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Controversy laden Douglas fir on the fire hall lot falls

The towering tree crashed to the ground this morning

After a last-ditch attempt to stay the felling of a 175 foot (ish) Douglas fir on the Miller Road fire hall lot, the tree crashed down at 11:45 a.m. Thursday morning.

Late last year, BIM announced it had hired Liberty Contract Management to design and build the new fire hall (updated project cost estimated at $3.7 million). While earlier site clearing had left the tree in question – and previous BIM communications indicated attempts to design around the fir and a nearby cedar – BIM said last week that Liberty had determined the trees need to come down. 

The trees were to be cut, “To accommodate site preparation and construction, additionally the location of the trees pose a safety risk to the building and are not in alignment with Fire Smart principles," said a BIM staff report

 

Silvaine Zimmerman stands before the Doug fir talking with Liam Edwards and Aaron HanenSilvaine Zimmerman (middle) and Moira Greavan (off on the left) speak with BIM CAO Liam Edwards and fire chief Aaron Hanen. Feb. 18, 2021. By Bronwyn Beairsto

 

Bowen Islanders Moira Greavan and Silvaine Zimmerman were at the fire hall site at 7:30 a.m. Thursday to protest the tree cutting.

"Cutting down those two old trees (on top of all that was felled at Cape Roger Curtis, the golf course, and at Grafton Lake, and all the other developments I have witnessed while living here) will certainly have an impact on the muni’s “net zero” carbon goals," Zimmerman wrote in a letter to the Undercurrent this week. "One which can in no way be made up for by planting a couple of saplings somewhere."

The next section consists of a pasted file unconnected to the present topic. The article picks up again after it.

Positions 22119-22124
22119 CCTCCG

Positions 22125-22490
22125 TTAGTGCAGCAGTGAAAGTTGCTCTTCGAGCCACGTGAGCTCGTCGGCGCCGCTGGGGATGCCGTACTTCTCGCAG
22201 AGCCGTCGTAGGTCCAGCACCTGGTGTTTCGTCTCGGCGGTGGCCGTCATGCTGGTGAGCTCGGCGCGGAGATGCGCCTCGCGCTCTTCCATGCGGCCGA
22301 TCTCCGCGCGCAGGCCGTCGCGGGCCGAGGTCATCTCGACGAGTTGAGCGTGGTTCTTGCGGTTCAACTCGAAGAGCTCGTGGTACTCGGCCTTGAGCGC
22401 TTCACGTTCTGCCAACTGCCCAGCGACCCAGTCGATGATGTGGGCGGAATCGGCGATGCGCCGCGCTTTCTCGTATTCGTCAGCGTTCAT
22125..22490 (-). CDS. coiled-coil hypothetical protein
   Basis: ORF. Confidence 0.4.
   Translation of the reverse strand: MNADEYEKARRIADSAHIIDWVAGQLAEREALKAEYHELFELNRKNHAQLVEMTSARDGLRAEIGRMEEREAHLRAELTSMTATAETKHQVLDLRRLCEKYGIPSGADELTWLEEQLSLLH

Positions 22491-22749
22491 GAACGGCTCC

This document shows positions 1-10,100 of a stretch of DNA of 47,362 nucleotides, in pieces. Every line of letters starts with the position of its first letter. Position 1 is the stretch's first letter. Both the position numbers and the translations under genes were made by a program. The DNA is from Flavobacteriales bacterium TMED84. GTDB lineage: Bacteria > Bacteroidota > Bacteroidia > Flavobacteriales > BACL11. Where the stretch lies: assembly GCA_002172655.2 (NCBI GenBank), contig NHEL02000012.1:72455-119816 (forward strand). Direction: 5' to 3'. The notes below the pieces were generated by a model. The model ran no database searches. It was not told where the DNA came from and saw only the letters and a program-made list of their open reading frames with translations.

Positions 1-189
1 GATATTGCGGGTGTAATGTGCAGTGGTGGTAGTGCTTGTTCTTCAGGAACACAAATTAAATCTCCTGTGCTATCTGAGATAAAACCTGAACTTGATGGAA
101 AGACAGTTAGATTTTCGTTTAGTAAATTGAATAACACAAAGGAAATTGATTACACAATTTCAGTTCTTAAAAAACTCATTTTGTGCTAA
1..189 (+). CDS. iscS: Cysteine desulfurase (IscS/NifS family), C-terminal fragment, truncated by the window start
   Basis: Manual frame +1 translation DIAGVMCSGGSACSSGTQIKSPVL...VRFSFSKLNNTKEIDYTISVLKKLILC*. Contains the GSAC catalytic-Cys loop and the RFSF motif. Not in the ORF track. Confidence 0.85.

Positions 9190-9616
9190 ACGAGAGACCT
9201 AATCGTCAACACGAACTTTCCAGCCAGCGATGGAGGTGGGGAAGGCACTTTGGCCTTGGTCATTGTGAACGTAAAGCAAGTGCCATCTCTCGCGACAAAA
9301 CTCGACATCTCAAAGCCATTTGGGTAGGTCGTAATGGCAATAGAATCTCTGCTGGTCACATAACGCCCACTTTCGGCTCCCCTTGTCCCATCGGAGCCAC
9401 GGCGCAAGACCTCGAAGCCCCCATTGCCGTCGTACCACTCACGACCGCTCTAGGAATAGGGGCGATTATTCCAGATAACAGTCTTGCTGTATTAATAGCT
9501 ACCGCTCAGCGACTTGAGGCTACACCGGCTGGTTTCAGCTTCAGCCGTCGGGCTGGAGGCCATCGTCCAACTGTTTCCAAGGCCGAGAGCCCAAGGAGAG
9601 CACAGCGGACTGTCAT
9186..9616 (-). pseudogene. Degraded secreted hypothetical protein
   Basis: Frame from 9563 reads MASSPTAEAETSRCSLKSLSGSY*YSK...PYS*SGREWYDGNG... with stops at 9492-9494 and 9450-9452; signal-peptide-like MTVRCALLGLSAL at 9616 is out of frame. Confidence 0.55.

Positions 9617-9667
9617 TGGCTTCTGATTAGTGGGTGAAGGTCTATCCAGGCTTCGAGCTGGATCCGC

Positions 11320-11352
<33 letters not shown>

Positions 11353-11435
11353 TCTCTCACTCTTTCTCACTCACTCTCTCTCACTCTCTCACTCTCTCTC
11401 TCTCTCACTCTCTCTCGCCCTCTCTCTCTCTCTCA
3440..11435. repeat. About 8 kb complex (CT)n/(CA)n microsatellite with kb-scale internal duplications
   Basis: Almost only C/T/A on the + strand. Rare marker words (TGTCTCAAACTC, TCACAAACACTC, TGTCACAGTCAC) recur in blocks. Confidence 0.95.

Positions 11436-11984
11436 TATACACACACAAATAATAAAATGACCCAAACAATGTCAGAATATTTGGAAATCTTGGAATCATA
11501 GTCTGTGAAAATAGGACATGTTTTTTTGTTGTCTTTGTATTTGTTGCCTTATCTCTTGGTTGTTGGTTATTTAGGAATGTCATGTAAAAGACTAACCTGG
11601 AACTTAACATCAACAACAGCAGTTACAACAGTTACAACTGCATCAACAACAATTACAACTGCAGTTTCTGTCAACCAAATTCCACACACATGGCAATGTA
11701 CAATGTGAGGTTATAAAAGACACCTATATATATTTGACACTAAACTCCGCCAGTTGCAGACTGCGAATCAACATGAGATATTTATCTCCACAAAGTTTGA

The age of the Douglas fir is unclear – estimates range from between 100 and 300 years old. 

After discussions with the fire chief and BIM CAO Liam Edwards, Greavan and Zimmerman conceded the loss of the tree mid-morning.

“It’s not a decision we take lightly,” said Edwards Thursday morning. When making a decision like cutting down this tree, Edwards said there are considerations of the risk and consequences (and the consequence of such a tree falling on the new fire hall and emergency operations centre would be great.)

A petition Zimmerman circulated over the past week asking that BIM not cut down any more trees and that it enact a tree protection bylaw garnered more than 150 signatures by Thursday morning and prompted animated Facebook discussions. 

 

View up the Doug fir with a "save me" sign at the bottomThe last day of the Doug fir. By Liam Edwards

 

While this Douglas fir may be gone, Zimmerman hopes to save other island trees.

“What we need to do is focus on having a comprehensive tree protection bylaw and the land alteration bylaw on Bowen,” said Zimmerman Thursday. “Otherwise this is just going to keep going.”

“We are living in a climate crisis. We may have already stepped over the tipping point. How can we keep cutting down those things that are actually storing carbon?” Asked Zimmerman. “That has to be our priority right now.”

The valuable Doug fir log – or its pieces as it split apart when it fell – will for now remain on site as the municipality decides what to do with it.

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